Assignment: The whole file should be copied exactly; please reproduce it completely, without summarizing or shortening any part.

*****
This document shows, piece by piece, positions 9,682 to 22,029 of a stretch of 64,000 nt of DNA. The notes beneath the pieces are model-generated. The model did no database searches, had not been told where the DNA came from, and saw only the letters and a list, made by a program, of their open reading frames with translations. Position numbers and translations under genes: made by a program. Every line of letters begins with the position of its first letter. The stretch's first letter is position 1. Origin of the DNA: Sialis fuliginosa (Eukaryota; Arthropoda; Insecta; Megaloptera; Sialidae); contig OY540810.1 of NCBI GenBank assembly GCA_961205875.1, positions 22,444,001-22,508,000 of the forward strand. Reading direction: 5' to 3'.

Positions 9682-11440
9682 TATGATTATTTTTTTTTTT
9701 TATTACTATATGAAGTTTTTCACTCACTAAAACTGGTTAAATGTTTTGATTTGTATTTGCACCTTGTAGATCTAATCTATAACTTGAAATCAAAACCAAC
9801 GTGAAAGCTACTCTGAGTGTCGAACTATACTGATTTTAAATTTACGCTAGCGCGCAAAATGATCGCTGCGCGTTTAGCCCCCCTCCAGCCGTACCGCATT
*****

This document shows, piece by piece, positions 9,682 to 22,029 of a stretch of 64,000 nt of DNA. The notes beneath the pieces are model-generated. The model did no database searches, had not been told where the DNA came from, and saw only the letters and a list, made by a program, of their open reading frames with translations. Position numbers and translations under genes: made by a program. Every line of letters begins with the position of its first letter. The stretch's first letter is position 1. Origin of the DNA: Sialis fuliginosa (Eukaryota; Arthropoda; Insecta; Megaloptera; Sialidae); contig OY540810.1 of NCBI GenBank assembly GCA_961205875.1, positions 22,444,001-22,508,000 of the forward strand. Reading direction: 5' to 3'.

Positions 9682-11440
9682 TATGATTATTTTTTTTTTT
9701 TATTACTATATGAAGTTTTTCACTCACTAAAACTGGTTAAATGTTTTGATTTGTATTTGCACCTTGTAGATCTAATCTATAACTTGAAATCAAAACCAAC
9801 GTGAAAGCTACTCTGAGTGTCGAACTATACTGATTTTAAATTTACGCTAGCGCGCAAAATGATCGCTGCGCGTTTAGCCCCCCTCCAGCCGTACCGCATT